Neptune's rings are very unusual in that they first appeared to be composed of incomplete arcs in Earth-based observations, but Voyager 2's images showed them to be complete rings with bright clumps. It is thought that the gravitational influence of the shepherd moon Galatea and possibly other as-yet undiscovered shepherd moons are responsible for this clumpiness.
One minor planet is known to have rings, the centaur 10199 Chariklo. It has two rings, perhaps due to a collision that caused a chain of debris to orbit it. The rings came to light when astronomers watched Chariklo passing in front of the star UCAC4 248-108672 on June 3, 2013 from seven locations in South America. While watching, they saw two dips in the star’s apparent brightness just before and after the occultation. Because this event was observed at multiple locations, the conclusion that the dip in brightness was in fact due to rings orbiting the asteroid is unanimously the leading theory. The observations revealed what is likely a 12.4-mile (20-kilometer)-wide ring system that is about 1,000 times closer than the Moon is to Earth. In addition, astronomers suspect there could be a moon lying amidst the asteroid's ring debris. If these rings are the leftovers of a collision as astronomers suspect, this would give fodder to the idea that moons (such as the Moon) come to be from collisions of smaller bits of material. Chariklo's rings have not been officially named, but the discoverers have nicknamed them Oiapoque and Chuí, after two rivers near the northern and southern ends of Brazil.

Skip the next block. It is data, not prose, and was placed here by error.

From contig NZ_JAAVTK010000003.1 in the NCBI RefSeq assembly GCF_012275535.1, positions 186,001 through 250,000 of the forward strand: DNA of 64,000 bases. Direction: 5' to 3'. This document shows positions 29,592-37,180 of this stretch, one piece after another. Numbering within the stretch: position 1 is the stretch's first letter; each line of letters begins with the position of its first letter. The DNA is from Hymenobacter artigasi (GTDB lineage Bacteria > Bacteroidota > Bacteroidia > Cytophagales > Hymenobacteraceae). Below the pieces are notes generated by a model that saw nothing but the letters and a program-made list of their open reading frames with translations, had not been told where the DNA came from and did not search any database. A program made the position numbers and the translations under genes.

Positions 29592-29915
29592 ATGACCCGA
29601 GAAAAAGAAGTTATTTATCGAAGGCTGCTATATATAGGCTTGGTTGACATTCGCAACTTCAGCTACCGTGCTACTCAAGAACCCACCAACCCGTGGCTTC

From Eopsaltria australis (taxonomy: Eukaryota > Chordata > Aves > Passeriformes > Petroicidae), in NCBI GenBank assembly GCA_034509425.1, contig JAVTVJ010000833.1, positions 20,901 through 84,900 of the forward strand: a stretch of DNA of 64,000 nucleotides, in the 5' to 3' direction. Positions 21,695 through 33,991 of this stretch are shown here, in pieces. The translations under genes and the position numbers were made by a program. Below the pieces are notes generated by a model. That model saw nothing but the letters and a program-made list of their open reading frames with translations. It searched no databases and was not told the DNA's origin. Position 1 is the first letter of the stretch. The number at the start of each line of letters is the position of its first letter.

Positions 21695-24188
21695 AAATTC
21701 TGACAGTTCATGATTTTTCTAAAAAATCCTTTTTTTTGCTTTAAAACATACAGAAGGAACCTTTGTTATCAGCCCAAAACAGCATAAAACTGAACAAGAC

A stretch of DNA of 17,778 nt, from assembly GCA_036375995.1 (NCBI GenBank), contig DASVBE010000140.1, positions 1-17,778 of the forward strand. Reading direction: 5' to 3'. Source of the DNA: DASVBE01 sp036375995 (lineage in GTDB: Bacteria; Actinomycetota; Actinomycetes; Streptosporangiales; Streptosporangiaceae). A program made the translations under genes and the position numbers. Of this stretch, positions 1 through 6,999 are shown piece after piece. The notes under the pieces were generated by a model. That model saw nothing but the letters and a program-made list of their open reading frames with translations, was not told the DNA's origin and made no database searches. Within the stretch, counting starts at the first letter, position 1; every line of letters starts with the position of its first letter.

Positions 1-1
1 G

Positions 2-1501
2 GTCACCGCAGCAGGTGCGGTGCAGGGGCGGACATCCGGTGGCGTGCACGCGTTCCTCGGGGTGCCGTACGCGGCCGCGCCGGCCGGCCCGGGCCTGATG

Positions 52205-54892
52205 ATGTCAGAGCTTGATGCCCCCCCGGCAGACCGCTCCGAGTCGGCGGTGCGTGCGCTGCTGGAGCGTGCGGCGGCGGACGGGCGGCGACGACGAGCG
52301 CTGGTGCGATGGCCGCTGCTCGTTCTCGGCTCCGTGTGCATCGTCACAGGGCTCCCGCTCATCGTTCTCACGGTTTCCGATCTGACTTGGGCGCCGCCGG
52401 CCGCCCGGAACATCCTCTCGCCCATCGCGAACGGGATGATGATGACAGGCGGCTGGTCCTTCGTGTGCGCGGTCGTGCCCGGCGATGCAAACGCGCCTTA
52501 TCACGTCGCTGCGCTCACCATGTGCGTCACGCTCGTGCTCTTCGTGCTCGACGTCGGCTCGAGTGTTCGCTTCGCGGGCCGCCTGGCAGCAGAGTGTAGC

A second centaur, 2060 Chiron, is also suspected to have a pair of rings. Based on stellar occultation data, the rings are proposed to be 324 (± 10) km in radius. (The occultation events were initially interpreted as resulting from jets associated with Chiron's comet-like activity.) Their changing appearance at different viewing angles may explain some of the long-term variation in Chiron's brightness over time.
Rings around exoplanets
Because all giant planets of the Solar System have rings, the existence of exoplanets with rings is plausible. Although particles of ice, the material that is predominant in the rings of Saturn, can only exist around planets beyond the frost line, within this line rings consisting of rocky material can be stable in the long term. Such ring systems can be detected for planets observed by the transit method by additional reduction of the light of the central star if their opacity is sufficient. As of January 2015, no such observations are known.
A sequence of occultations of the star 1SWASP J140747.93-394542.6 observed in 2007 over 56 days was interpreted as a transit of a ring system of a (not directly observed) substellar companion dubbed “J1407b”. This ring system is attributed to have a radius of about 90 million km (about 200 times the one of Saturn's rings). In press releases, the term super-Saturn was dubbed. However, the age of the stellar system of only about 16 million years suggests that this structure, if real, is a protoplanetary disk rather than a stable ring system in an evolved planetary system.